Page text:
The mastermind behind a scheme to sell dietary supplements using claims the Federal Trade Commission alleged were false and unsubstantiated has been banned from the direct response marketing of foods, unapproved drugs, and dietary supplements. The defendant, A. Glenn Braswell, who was already under another consent decree stemming from alleged violations of the FTC Act, also will pay $1 million and turn over assets worth $3.5 million to settle the FTC’s charges. The FTC also is announcing a settlement with one of the “expert” endorsers for Braswell’s dietary supplement products.
“We charged Braswell with peddling empty promises to consumers battling serious illnesses,” said Lydia Parnes, Director of the FTC’s Bureau of Consumer Protection. “This settlement will prevent him from profiting from these sorts of deceptive claims in the future, and deter others who may think they can get away with similar practices.”
Braswell sold dietary supplements, mostly through direct mail advertising, including the Journal of Longevity, a direct mail ad that purported to be a health-information magazine. The FTC alleged these ads, aimed at elderly consumers, used false and misleading claims of medical or scientific “breakthroughs,” expert endorsements, and misrepresented the results and applicability of scientific studies. According to the FTC, Braswell’s operation was one of the largest U.S. direct mail marketers of health-related products during the time he was running the companies.
The products the FTC targeted, Lung Support Formula, AntiBetic Pancreas Tonic, Gero Vita G.H.3, ChitoPlex, and Testerex, were supposed to cure, prevent, or treat a number of illnesses, such as Alzheimer’s disease, diabetes, and emphysema. Braswell is the former owner of the California-based corporate defendants and controlled the misleading advertising and marketing materials.
In settling the FTC’s charges, Braswell not only is banned from direct response marketing (with a few exemptions, such as FDA approved product claims), he also is prohibited from making false, misleading, or unsubstantiated health claims, misrepresenting endorsements, making unsubstantiated endorsements, or misrepresenting scientific evidence for all foods, drugs, dietary supplements, and health-related products and services. Braswell already was under a 1983 consent order to resolve the FTC’s charges related to his marketing of baldness and anti-cellulite products.
Today, the FTC also is announcing a settlement with defendant Hans Kugler. The FTC alleged that Kugler was an expert endorser for two of the products, Lung Support Formula and Gero Vita G.H.3. The FTC’s complaint charged that Kugler did not have the required expertise or a reasonable basis for his endorsements. The settlement prohibits him from making future endorsements, unless they are based on competent and reliable scientific information and an actual exercise of his represented expertise, as well as misrepresentations about scientific tests or studies. Kugler will pay $15,000 in settlement of the allegations.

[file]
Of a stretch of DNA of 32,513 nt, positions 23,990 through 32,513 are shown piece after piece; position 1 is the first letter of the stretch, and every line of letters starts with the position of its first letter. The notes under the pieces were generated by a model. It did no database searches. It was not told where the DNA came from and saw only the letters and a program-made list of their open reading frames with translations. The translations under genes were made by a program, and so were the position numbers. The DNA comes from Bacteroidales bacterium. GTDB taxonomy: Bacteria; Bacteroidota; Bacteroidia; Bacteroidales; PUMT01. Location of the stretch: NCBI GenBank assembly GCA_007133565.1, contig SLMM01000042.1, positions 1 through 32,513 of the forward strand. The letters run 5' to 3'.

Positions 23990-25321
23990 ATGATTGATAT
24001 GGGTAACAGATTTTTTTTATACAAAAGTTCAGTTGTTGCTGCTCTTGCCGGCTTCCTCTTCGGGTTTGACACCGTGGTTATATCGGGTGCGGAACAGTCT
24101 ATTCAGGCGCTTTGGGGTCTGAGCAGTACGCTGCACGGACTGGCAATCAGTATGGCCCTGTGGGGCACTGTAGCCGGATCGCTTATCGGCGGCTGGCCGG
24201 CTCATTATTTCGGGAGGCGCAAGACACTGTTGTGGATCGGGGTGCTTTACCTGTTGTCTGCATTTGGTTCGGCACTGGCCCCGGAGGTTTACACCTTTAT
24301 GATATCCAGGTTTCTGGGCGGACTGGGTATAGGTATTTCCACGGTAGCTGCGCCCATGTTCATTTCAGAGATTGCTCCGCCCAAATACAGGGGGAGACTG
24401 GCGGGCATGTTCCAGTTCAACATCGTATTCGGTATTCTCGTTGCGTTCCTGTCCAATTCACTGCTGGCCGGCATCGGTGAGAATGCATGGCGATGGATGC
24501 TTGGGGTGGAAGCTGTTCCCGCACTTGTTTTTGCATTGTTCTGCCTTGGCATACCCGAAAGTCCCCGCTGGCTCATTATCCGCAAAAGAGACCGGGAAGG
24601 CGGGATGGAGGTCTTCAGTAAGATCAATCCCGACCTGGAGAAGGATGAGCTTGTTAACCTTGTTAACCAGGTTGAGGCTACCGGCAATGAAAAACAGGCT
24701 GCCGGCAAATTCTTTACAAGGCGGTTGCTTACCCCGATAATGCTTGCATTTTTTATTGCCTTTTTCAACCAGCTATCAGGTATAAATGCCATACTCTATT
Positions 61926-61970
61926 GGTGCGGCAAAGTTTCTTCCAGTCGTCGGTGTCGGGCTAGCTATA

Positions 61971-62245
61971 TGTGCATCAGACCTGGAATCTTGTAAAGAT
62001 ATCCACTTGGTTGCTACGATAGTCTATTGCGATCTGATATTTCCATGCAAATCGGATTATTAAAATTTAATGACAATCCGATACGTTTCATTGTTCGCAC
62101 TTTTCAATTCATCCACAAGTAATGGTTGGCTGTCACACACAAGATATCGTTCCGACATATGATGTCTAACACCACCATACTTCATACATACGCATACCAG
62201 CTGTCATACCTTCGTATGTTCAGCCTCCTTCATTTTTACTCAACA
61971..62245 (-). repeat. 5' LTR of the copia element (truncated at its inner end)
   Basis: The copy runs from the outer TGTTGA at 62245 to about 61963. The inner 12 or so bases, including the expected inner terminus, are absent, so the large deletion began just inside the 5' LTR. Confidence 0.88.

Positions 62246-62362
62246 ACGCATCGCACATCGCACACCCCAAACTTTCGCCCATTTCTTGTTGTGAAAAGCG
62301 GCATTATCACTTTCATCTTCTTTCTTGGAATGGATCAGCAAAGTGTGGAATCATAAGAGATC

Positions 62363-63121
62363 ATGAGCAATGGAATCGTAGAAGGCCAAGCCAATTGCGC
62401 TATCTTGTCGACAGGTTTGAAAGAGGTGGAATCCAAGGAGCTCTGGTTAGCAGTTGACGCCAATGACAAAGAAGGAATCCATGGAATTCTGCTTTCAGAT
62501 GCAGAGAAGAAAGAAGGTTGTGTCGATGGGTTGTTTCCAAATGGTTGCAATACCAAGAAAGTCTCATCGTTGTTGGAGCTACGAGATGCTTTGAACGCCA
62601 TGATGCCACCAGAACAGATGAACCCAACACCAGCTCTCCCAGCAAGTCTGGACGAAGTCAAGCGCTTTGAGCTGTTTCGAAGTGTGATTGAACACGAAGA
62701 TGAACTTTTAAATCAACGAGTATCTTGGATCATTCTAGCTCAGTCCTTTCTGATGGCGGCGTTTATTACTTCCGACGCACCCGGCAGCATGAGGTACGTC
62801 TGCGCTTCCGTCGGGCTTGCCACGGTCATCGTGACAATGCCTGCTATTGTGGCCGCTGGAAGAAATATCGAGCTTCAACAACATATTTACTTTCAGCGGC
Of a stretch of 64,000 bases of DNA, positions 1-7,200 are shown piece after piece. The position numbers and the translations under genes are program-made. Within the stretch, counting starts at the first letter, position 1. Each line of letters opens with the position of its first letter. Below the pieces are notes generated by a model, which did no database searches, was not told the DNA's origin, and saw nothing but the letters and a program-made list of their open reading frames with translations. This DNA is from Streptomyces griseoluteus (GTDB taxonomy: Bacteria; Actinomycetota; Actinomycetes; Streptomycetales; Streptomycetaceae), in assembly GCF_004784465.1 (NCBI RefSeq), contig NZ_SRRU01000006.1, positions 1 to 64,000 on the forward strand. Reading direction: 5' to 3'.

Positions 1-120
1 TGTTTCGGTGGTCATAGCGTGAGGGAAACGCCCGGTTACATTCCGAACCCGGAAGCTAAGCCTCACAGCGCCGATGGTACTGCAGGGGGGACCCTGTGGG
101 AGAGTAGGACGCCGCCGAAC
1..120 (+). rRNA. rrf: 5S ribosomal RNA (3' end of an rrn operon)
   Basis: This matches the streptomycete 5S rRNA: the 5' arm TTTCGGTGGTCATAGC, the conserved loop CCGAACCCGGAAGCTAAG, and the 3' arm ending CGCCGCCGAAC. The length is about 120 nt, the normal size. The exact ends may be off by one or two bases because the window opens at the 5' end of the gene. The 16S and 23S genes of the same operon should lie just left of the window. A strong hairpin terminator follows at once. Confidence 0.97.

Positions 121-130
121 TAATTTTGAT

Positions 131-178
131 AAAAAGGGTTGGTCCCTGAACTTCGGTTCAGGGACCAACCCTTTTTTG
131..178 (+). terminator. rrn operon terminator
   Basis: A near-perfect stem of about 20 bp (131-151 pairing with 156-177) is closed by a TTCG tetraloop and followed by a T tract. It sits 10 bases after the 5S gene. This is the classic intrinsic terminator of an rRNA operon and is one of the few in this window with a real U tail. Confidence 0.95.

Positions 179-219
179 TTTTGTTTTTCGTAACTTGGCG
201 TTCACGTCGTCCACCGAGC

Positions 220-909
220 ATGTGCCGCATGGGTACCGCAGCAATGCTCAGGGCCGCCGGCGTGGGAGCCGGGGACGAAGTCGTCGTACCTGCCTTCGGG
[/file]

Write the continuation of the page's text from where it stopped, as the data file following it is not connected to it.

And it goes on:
With today’s announced settlements, all of the seven corporate defendants and four of the five individual defendants have settled the FTC’s charges in this case. Litigation continues against Chase Revel.
The Commission votes authorizing staff to file the stipulated final orders were both 4-0. The stipulated final orders for permanent injunction were filed in the U.S. District Court for the Central District of California on October 21, 2005 (Kugler) and December 28, 2005 (Braswell).
NOTE: These stipulated final orders are for settlement purposes only and do not constitute an admission by the defendants of law violations. A stipulated final order requires approval by the court and has the force of law when signed by the judge.
Copies of the stipulated final orders are available from the FTC’s Web site at http://www.ftc.gov and also from the FTC’s Consumer Response Center, Room 130, 600 Pennsylvania Avenue, N.W., Washington, D.C. 20580. The FTC works for the consumer to prevent fraudulent, deceptive, and unfair business practices in the marketplace and to provide information to help consumers spot, stop, and avoid them. To file a complaint in English or Spanish (bilingual counselors are available to take complaints), or to get free information on any of 150 consumer topics, call toll-free, 1-877-FTC-HELP (1-877-382-4357), or use the complaint form at http://www.ftc.gov. The FTC enters Internet, telemarketing, identity theft, and other fraud-related complaints into Consumer Sentinel, a secure, online database available to hundreds of civil and criminal law enforcement agencies in the U.S. and abroad.
Richard Cleland or Rosemary Rosso
Bureau of Consumer Protection
202-326-3088 or 202-326-2174